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CMU To Send First US Robotic Rover To The Moon In July 2021

A man landed on the moon – check

Satellites revolving around the moon – check

Unmanned rover on the moon – umm….

Well, Carnegie Mellon University(CMU) just might have answered our curiosity. Yes, on 6 June 2019, The four-wheeled robot is being developed by a CMU team led by William “Red” Whittaker, a professor in the Robotics Institute. Equipped with video cameras, it will be one of the first American rovers to explore the moon’s surface. The rover will contain some special packages like hundreds of images, poems, music, nano-objects, mechanisms and earthly samples made to a complex mixture to see the unseen there. The rover package is known as MoonArk which is the creation of Lowry Burgess, space artist and professor emeritus in the CMU School of Art.



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“Carnegie Mellon is one of the world’s leaders in robotics. It’s natural that our university would expand its technological footprint to another world,” said J. Michael McQuade, CMU’s vice president of research. “We are excited to expand our knowledge of the moon and develop lunar technology that will assist NASA in its goal of landing astronauts on the lunar surface by 2024.”

The mission is supported by Astrobotics.Inc(Spin-off of the same university) and NASA  as they awarded the university with $79.5 million contracts to Astrobotic to deliver 14 scientific payloads to the lunar surface, making the July 2021 mission possible. Although, CMU separately set its negotiations with the company for the rover landing.

Image result for Whittaker, CMU robots department

“CMU robots have been on land, on the sea, in the air, underwater and underground,” said Whittaker, Fredkin University Research Professor and director of the Field Robotics Center. “The next frontier is the high frontier.”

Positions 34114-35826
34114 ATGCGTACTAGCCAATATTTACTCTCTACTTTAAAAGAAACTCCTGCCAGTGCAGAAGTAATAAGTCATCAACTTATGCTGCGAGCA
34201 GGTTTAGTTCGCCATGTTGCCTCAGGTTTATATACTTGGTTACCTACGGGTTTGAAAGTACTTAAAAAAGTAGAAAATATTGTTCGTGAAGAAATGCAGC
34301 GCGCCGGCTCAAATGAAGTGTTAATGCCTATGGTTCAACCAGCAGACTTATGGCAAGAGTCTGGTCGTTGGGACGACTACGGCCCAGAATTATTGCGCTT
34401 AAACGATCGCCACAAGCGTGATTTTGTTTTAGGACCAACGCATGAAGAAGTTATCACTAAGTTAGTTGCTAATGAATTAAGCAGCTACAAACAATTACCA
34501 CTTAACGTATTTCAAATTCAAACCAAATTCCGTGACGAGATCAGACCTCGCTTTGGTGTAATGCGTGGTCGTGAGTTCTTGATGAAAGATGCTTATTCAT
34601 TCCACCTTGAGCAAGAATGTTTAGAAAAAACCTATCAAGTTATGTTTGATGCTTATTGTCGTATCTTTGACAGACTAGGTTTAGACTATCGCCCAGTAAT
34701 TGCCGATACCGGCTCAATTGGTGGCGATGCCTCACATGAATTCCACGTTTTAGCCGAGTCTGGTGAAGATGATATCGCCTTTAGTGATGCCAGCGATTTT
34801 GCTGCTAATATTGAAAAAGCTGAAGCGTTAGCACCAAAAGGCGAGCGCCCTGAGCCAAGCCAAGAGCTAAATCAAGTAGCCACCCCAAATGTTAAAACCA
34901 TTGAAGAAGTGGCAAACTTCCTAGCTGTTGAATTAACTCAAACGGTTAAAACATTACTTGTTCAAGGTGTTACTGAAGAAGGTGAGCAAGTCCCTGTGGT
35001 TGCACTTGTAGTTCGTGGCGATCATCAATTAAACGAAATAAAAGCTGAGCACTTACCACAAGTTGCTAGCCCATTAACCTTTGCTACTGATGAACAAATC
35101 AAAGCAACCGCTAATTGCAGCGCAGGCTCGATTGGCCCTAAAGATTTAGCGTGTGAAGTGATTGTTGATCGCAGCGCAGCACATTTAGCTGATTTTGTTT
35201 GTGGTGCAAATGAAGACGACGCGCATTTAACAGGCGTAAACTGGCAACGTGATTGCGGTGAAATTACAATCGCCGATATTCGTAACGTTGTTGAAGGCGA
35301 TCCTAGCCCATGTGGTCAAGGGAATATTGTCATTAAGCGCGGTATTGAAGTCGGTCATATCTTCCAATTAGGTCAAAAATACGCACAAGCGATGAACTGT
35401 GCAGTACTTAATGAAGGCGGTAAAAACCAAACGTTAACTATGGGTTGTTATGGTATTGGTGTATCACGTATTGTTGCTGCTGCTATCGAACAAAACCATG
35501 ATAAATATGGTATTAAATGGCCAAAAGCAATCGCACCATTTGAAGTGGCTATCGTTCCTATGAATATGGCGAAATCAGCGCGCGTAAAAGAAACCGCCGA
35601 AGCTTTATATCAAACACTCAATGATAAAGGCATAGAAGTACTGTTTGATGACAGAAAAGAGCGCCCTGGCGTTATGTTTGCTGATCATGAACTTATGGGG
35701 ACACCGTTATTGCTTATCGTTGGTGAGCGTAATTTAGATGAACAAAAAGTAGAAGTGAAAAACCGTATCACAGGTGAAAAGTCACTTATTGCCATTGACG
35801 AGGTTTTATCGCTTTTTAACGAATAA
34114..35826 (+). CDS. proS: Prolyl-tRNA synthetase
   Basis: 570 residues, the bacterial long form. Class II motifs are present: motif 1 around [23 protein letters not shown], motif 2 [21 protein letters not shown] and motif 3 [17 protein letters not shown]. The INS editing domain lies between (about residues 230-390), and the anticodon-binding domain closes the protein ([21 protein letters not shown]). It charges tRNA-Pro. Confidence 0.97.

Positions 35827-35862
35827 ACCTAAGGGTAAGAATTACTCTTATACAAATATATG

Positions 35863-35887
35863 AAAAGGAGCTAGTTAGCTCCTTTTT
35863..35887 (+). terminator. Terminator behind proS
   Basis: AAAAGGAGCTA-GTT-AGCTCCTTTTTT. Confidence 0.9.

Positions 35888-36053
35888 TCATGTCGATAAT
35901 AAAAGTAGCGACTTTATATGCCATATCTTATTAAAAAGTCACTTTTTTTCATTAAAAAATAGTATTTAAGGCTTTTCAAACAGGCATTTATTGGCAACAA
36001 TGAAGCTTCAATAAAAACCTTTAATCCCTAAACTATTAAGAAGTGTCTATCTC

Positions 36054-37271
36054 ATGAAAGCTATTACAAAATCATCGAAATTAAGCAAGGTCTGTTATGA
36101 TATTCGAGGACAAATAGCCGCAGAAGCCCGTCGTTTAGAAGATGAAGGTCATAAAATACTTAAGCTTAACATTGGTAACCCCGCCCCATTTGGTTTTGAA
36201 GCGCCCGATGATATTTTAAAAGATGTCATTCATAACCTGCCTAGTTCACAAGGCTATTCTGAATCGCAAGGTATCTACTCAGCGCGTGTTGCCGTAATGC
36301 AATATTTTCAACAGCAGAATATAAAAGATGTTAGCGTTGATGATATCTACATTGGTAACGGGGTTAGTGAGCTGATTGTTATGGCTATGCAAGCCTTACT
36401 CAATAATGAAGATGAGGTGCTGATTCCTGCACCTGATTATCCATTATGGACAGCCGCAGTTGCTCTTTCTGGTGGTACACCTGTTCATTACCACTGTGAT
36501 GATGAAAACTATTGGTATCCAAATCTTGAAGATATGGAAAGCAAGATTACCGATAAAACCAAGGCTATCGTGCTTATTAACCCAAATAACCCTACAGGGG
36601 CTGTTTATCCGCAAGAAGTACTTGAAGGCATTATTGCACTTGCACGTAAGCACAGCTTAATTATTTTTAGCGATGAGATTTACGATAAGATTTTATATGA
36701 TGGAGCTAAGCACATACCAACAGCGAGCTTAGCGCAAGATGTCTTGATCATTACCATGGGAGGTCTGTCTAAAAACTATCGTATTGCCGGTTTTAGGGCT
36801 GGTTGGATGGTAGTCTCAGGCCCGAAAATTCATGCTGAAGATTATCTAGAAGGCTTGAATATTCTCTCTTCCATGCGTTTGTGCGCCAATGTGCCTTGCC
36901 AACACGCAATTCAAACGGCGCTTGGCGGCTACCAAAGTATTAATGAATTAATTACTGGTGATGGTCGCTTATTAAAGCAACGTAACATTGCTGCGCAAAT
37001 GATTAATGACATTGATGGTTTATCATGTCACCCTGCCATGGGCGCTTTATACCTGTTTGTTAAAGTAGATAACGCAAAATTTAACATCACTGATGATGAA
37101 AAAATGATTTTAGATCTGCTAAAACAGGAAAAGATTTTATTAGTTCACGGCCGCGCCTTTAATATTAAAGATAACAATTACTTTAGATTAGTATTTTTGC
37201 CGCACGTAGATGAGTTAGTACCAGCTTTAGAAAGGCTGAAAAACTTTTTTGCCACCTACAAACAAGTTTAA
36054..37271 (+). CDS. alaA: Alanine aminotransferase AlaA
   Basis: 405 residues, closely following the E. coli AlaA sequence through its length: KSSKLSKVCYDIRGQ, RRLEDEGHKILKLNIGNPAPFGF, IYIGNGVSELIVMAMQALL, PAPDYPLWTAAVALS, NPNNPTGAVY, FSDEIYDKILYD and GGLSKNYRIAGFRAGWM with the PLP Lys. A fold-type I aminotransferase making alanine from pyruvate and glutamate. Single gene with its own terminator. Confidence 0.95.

It’s not the first time that this university is creating a rover the function even in harsh conditions of space. Few of the name that comes under this category are Ambler, Nomad, Scarab and Andy. And the university’s advancements have also helped NASA’s Mars rovers navigate on their own.

“We’re more than techies — we’re scholars of the moon,” Whittaker said. The university has found a new way to fit various features into this rover with not exceeding more than the size of a shoe box. This puts them in a great place to compete and an all together in a different league, whereas the other countries who have made there attempts on this mission have a size more than 5x the size of the rover to be launched.

Being further more optimistic the university seems to pitch the scales up by providing the mission rover construction to the MoonArk,  an international team of professionals within the arts, humanities, science and technology communities. The MoonArk team includes CMU students, faculty and alumni who worked with external artists and professionals involved with emerging media, new and ancient technologies, and hybrid processes. The team members hold degrees and faculty appointments in design, engineering, architecture, chemistry, poetry, music composition and visual art, among others.

Concluding, This rover is already an upscale technique and technology in itself and brings about the massive change in optimization and increasing the efficiency of the shoe box rovers. Who knows, we might soon see a rover as small as a rat soon.

For more information visit: https://www.ri.cmu.edu/carnegie-mellon-robot-art-project-to-land-on-moon-in-2021/ 

 

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